There is still some cherry blossom left in Japan – just. Wonder, by the way, how the centennial cherry blossom festival went in Washington DC, commemorating the trees that, against all odds, were sent over to the capital of the USA?
Here are some blossoms in the lower lobby of the Ritz-Carlton, Tokyo, a soaring 248-room hotel on the 45-54 floors of the 54-floor Mitsui Fudosan building that dominates Tokyo Midtown, in the Roppongi district.
The gal arrived, was given a pink bouquet in pink paper (and, being Ritz-Carlton, there was a vase already waiting in corner room 5232, and the vase was the right size and there was water already in it).
And being Ritz-Carlton, laid out on the desk were all the things I needed, and yet it was four and a half years since my last visit: here was an extension cord with sockets, spare adaptors, scissors and a stack of elastic bands.
I have a friend who adventure-cruises a lot and she says you can never have enough plastic bags and elastic bands. They come in handy for so many things… but hotels have given up putting towel robes in plastic bags.
Eleven years ago in Petra, members of the Zuzu private members’ club was caught in a snowstorm. Thank goodness the Mövenpick Petra still then put its robes in plastic.
Claire Pérès, wife of the President of Mövenpick Hotels & Resorts, Jean-Gab(riel) Pérès, took off a bag, enlarged the clothes-hanger-hole at the top, stuck her head through it and, arms confined inside the bag, was able to wander around the glorious ruins in the summer clothes that were all any of us had with us.
Back to the luxury hotel that is Ritz-Carlton Tokyo. I rush up to the 53rd floor club lounge, where charming Yoshikazu Katori was on duty – he bows deeply as you go in.
Ritz knows that its club room consumers like to eat day-long, not only at breakfast. Here, the lunch set out had lots of bite-sized snacks crudités and salads, and jars of tofu and pickles, and small and elegant floral-edged Wedgwood china.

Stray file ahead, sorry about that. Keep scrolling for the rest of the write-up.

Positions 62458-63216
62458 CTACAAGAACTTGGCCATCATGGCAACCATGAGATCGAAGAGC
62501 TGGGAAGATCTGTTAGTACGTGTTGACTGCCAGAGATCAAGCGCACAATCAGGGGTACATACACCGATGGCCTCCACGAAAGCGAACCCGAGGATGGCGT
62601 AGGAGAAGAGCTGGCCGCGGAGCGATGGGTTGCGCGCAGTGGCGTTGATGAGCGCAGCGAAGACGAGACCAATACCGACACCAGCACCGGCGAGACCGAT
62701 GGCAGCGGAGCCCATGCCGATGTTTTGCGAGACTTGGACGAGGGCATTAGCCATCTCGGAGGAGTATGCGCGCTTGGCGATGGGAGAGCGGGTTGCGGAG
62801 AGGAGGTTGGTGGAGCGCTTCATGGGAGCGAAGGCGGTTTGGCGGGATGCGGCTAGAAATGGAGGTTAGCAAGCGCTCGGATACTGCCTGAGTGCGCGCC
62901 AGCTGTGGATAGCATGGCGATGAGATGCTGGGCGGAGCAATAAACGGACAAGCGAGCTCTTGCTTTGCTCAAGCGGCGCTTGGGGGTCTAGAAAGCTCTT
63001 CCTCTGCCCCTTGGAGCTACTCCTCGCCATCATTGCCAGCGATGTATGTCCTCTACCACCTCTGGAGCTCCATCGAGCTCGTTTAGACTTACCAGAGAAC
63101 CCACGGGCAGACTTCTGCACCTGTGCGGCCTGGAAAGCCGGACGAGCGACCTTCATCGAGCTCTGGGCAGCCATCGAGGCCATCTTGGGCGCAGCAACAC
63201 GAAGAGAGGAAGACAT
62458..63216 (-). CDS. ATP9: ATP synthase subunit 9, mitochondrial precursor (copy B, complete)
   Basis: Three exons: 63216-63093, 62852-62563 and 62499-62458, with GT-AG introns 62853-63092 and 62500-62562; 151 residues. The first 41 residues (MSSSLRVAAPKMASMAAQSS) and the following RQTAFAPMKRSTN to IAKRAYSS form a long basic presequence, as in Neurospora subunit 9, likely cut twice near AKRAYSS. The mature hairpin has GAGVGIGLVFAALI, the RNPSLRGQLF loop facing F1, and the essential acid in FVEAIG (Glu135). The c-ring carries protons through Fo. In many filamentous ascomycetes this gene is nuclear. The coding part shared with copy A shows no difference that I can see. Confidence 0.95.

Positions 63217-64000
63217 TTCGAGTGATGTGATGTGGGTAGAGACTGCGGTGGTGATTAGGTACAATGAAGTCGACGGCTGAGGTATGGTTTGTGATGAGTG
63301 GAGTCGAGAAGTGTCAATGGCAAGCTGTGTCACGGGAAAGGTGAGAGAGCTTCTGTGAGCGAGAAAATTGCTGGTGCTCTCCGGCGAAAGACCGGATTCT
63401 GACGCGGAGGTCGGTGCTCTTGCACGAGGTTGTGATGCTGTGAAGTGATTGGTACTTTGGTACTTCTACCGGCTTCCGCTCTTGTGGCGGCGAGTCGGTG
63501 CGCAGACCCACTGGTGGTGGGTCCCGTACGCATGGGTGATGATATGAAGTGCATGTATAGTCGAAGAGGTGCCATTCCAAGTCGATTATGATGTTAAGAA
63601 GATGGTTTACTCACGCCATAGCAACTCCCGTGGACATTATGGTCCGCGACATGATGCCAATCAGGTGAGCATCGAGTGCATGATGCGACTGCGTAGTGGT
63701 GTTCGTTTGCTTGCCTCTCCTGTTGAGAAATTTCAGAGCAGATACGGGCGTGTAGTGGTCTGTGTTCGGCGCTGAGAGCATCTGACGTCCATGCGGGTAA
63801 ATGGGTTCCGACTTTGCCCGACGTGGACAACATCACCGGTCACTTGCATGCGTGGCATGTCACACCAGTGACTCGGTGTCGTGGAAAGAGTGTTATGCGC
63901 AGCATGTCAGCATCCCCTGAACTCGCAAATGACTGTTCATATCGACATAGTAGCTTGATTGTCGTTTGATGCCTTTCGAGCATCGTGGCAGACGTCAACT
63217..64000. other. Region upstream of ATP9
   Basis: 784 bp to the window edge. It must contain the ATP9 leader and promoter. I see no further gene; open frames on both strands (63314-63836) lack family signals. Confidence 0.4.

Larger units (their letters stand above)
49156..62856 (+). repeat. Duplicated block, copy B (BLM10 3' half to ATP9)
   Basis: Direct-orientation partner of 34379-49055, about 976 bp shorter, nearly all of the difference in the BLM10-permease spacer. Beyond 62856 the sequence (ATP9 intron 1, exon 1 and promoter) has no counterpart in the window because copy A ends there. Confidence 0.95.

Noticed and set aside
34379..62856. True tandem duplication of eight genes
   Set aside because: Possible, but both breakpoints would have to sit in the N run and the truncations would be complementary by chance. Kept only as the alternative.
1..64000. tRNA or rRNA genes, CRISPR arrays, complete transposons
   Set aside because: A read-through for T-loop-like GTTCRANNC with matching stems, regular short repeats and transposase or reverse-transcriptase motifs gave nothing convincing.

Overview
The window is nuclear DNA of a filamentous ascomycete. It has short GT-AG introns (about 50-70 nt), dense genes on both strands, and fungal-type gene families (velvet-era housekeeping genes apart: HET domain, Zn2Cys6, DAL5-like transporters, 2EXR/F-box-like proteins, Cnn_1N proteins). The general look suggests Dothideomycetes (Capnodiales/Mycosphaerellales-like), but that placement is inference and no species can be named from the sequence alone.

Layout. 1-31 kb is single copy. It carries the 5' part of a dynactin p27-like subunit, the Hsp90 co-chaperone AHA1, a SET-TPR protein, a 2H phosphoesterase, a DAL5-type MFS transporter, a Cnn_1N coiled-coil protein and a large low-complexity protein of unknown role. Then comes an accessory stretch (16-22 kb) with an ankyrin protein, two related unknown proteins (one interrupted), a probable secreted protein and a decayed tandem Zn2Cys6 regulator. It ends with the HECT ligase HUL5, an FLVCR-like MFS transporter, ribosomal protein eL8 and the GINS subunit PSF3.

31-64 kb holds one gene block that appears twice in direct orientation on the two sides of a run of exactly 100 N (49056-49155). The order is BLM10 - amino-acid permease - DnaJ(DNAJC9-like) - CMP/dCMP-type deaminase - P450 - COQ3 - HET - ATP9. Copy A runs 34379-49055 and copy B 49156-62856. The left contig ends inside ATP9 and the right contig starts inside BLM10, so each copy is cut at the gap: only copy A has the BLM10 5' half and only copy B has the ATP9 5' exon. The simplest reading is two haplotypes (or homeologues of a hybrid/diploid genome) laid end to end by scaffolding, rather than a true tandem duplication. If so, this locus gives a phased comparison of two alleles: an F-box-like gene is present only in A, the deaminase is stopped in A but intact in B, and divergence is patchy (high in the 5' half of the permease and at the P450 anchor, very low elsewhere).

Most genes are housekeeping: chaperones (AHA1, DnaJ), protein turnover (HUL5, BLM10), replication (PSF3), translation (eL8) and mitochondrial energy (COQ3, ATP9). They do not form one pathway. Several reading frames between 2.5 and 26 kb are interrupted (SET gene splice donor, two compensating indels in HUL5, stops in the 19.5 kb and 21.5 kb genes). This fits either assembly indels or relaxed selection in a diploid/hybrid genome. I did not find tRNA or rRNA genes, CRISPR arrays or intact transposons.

A good-looking first… four carafes of water, silver-topped of course. One is plain water, the pink is flavoured with hibiscus and rosehip, the green with jasmine and green tea, and the brown with Earl Grey tea. Ah colour.
You can borrow a pale pistachio-coloured bike to pedal around Roppongi. The bike, of course, is designer, a Bianchi, from the firm started in Milan in 1885 by a 21-year old medical instrument maker called Edoardo Bianchi. The bikes’ colours are technically Celeste, a turquoise sometimes called ‘Bianchi green’, supposedly the colour of the Milan sky.
Ah water, there is lots of it in the hotel. The 45th floor lobby (you rise up from the ground in the world’s fastest elevators), has a two inch deep decorative pool fed by a ceiling-high rippling-stone waterfall, and after gazing at this you may be lucky enough to coincide with teatime geisha lessons.
After working out in the big gym, I was lucky enough to be escorted along to a room where a young lady did a brilliant back massage and I slept like a baby. It was then tempting to celebrate the hotel’s fifth birthday with a yen 5,555 glass of Dom Pérignon and fabulous (free) canapés, but there was no time.
Up in my room (the smallest room here is 600 sq ft but my corner area must be double that) I look out, and helped by a Fuji-sponsored annotated map of the skyline standing on one of the window sills, I can identify Shinjuku and much more.
The stated hour had arrived for dinner, in Hirokizaka, which has a Michelin star. We sat up at the tall L-shaped counter as a chef produced his magic, just for us.
We started with a tasting plate, tiny skewers with tasty morsels, and three sushi, one beef carpaccio, one tiny shallot stalks, one a thick outer leaf of shallot. Start with the tiny shallot stalks, then the beef, finish with the outer thick leaf.
The genius the other side of the counter got an enormous langoustine. He fried the main body of it and put it to one side (to be served on salad). He took the shell and antennae and pounded them hard hard until he had a paper-thick flat mass, which he seasoned and cooked. This was later served, with other delicacies – osteoporosis, no room for you here when the meal includes so much bone matter.
We had beef, your choice or fillet or sirloin, skilfully cooked-and-served in bite-sized portions. In between all this there was a seemingly never-ending supply of fried garlic chips. And we finished with all the left-over garlic chips rolled into fried sticky rice…
What can one say? Eat in Japan and one is never disappointed, never too full.